Ashley Strass wrongful death from malaria – update written by her father as he fights for justice and accountability.
“A lawsuit related to the 2011 malaria death of a Homosassa girl has been working its way through the civil court system. Ashley Mirembe Strass, 4, is believed to have contracted malaria during a visit with her mother, Tracey Strass, to her homeland of Uganda in April 2011 . The planned four-week visit was to meet her mother’s family for the time. But shortly after arriving, Ashley became ill, so the trip was cut short.
According to court records, after treatment at two locations in Uganda, Tracey Strass thought she needed to get her daughter back to the United States for medical care and planned to get her to a hospital emergency room as soon as they landed in Tampa. But on the flight back, at a layover in Washington, D.C., the child grew worse and died at a hospital in Virginia. The U.S. Centers for Disease Control and Prevention got involved in what would become a prolonged ordeal for Tracey Strass and Ashley’s father, Claude Strass.
Tracey Strass herself would later be diagnosed with malaria. In August 2013 , Tracey Strass, representing the estate of Ashley Strass, filed a medical malpractice lawsuit against the Florida Department of Health. The action recounts events leading up to the Uganda trip and Ashley’s death, starting with a visit to the Citrus County Health Department. According to the complaint, the child was taken there to be inoculated for school, as well as any recommended health measures for her upcoming trip to Uganda, a country listed as having prevalent malaria. The lawsuit alleges the department staff failed to administer the necessary treatment and that Ashley had not received anything for malaria prevention, leading to her infection with malaria and death. The action is asking for damages pursuant to the Florida Wrongful Death Act, plus costs and is demanding a jury trial.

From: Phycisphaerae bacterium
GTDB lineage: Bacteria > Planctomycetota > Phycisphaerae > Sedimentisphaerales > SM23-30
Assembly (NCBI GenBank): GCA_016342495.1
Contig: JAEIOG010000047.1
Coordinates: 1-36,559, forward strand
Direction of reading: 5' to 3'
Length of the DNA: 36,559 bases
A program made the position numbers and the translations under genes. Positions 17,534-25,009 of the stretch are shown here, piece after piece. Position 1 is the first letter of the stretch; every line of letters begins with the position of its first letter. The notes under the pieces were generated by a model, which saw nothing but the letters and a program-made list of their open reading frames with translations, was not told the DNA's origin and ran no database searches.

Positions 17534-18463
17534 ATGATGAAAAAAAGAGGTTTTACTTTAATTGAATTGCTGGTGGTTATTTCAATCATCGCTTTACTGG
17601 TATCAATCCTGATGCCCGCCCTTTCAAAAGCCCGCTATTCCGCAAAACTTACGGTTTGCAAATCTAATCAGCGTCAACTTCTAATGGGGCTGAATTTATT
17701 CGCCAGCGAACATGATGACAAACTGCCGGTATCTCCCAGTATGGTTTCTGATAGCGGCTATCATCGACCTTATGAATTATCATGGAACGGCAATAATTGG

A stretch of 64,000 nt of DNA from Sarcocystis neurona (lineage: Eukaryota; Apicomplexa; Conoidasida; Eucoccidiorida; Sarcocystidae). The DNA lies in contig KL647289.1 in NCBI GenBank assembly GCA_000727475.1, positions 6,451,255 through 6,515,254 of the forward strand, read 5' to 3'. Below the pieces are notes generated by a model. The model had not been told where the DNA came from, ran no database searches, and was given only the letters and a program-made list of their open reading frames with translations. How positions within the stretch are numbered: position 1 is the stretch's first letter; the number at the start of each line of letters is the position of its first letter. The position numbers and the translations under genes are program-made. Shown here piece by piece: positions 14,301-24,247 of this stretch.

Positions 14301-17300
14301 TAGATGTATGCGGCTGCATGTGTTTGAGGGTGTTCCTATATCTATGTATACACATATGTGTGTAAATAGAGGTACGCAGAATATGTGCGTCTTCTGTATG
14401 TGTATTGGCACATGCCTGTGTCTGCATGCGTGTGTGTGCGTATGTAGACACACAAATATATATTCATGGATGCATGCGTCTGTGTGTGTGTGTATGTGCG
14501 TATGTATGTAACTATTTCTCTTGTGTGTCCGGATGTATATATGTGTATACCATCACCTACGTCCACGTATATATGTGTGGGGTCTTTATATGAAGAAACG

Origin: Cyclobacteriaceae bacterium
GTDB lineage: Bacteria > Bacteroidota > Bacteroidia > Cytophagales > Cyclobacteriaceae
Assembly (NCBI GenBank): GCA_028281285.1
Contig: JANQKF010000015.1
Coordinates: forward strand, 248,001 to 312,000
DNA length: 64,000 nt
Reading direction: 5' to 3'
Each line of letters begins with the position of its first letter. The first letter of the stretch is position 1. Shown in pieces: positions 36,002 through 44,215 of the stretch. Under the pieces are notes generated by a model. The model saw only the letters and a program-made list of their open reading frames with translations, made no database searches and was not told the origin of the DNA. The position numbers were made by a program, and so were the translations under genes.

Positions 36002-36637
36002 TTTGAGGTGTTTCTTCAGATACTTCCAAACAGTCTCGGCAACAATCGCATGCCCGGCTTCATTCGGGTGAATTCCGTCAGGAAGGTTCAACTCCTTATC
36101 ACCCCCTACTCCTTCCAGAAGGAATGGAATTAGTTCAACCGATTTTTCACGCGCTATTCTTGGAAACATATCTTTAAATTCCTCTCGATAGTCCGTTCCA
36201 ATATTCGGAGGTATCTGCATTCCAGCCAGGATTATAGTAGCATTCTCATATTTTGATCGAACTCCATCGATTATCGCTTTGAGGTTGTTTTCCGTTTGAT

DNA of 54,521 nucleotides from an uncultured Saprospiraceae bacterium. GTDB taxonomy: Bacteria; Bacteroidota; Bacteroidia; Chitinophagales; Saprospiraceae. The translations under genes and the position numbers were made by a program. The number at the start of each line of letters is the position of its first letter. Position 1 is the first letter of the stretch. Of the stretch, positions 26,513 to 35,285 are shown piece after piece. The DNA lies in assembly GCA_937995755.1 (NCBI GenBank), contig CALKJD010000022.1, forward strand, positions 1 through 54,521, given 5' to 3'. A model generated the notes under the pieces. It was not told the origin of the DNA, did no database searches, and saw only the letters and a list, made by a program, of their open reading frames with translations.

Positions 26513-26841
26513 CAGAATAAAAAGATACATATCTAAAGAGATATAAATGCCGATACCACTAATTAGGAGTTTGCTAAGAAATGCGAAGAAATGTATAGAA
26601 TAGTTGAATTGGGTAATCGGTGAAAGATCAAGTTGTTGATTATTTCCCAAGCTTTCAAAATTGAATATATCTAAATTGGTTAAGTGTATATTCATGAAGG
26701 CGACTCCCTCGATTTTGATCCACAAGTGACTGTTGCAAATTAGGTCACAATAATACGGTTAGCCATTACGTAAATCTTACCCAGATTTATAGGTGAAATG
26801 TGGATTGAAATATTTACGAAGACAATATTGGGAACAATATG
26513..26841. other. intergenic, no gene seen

The Florida Department of Health admits Ashley came to the Citrus County Health Department to receive school immunizations, but denies all other allegations. The case is being heard by Judge Patricia Thomas.
Both parents gave depositions on Oct. 22 , but the next hearing has not yet been scheduled.
Our best wishes for success in the pursuing this case.